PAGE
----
The problem with IEEE_754 floating-point numbers is that only the memory format is defined but not the exaxt printed representation, what has to the consequence that there exist several locale dependent print-formats of IEEE_754 floating-point numbers:

100.0 = "one hundred dot zero" in english/american notation
100,0 = "one hundred comma zero" often used e.g. in Europe

In America the comma is often used as a "thousands" separator, while in Europe the dot is used for this purpose. This leads to an even worse "one million" mess:

1,000,000.0 = "one million dot zero" using commas as "thousands" separator
1.000.000,0 = "one million comma zero" using dots as "thousands" separator

And there are also various "e" formats for "standard", "scientific" and whatever exponentiation.

Now the contest: Whoever can tell me a library in any programming language that can reliably read, identify and interpret all the myriads of "double" printed integer and floating-point formats wins a big piece of pie.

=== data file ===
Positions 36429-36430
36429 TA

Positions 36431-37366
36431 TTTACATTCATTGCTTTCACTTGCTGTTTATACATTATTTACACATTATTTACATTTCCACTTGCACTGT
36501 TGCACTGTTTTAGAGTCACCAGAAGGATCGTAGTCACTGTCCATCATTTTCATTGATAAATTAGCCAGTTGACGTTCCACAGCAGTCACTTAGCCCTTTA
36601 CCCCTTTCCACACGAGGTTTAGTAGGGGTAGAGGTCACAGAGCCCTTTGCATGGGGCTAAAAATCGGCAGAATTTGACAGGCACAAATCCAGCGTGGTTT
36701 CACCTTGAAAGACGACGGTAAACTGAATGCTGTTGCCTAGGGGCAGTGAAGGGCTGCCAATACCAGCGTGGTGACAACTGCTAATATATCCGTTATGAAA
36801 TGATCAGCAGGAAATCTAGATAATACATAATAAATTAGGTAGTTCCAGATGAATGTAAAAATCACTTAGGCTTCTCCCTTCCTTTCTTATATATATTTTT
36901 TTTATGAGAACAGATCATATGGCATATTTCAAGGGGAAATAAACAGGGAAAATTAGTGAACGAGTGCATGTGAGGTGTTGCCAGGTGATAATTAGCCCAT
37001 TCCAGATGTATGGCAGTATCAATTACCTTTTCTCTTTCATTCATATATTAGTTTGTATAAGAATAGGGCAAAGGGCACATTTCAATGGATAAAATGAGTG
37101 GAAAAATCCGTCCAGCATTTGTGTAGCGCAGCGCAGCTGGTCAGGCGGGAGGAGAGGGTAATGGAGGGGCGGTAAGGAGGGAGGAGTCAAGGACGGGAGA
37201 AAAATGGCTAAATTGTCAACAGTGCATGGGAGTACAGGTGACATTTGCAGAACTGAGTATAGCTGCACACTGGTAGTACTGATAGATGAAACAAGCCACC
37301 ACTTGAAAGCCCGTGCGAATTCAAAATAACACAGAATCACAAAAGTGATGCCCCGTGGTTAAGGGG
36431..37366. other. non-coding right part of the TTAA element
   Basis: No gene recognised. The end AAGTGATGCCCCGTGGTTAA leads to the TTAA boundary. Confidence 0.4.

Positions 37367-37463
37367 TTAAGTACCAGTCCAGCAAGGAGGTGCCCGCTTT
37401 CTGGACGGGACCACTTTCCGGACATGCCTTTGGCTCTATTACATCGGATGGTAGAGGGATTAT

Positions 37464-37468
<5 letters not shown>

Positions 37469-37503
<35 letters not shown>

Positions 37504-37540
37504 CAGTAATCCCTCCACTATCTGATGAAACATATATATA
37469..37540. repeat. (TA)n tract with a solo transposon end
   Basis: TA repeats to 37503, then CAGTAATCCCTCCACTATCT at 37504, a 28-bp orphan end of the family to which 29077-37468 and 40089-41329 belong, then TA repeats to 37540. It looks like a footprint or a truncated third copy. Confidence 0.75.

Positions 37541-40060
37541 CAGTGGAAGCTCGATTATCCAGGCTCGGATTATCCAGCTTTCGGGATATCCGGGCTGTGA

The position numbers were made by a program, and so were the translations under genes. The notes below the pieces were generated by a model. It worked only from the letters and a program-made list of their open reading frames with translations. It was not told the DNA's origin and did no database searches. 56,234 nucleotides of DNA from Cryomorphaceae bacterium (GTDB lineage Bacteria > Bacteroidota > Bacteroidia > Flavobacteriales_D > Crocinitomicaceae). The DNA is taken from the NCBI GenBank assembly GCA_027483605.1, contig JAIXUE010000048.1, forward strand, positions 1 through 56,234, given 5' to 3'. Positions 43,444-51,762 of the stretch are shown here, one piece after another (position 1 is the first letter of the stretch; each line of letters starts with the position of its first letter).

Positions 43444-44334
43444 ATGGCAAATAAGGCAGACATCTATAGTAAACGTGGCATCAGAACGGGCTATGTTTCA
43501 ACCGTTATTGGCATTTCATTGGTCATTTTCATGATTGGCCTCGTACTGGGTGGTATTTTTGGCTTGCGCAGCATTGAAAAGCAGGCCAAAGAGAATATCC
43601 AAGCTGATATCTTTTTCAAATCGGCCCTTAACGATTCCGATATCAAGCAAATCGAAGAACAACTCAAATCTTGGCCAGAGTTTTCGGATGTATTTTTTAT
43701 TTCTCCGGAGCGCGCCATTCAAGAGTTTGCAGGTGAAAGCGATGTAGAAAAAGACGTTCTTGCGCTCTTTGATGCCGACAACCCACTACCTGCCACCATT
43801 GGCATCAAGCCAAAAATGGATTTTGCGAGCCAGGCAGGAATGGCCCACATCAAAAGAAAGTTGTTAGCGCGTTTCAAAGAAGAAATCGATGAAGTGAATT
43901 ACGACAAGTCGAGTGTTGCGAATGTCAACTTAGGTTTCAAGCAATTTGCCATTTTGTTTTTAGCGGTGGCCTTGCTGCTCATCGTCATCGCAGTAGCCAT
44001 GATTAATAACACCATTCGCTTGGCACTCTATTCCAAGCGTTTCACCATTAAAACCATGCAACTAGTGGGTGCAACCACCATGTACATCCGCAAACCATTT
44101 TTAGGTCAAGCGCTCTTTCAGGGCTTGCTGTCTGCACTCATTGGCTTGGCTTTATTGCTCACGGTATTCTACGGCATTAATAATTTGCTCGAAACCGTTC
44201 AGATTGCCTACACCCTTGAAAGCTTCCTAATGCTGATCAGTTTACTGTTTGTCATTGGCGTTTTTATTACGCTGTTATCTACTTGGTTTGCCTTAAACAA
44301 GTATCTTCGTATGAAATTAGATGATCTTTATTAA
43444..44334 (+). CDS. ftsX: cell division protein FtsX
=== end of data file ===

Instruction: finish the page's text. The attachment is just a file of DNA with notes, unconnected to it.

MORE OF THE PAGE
I myself don't know a single library in any programming language that can do this.

The "rft" in "edgar-rft" is the german abbreviation of "Radio/Television Broadcast Technician". My job is to work with all sort of hardware and software measurement equipment every day and I can tell you that printed measurement data in floating-point "double" format can be considered as completely useless as long as nothing is known about the exact print-format of the "doubles" and the floating-point errors of the machine that has produced the data.

To me the question is: what do you want to achive with measurement data represented by an inreliable print-format?

- edgar

P.S: I will try to write a Common Lisp function to read your data into an array if you can tell more about the "doubles" print-format.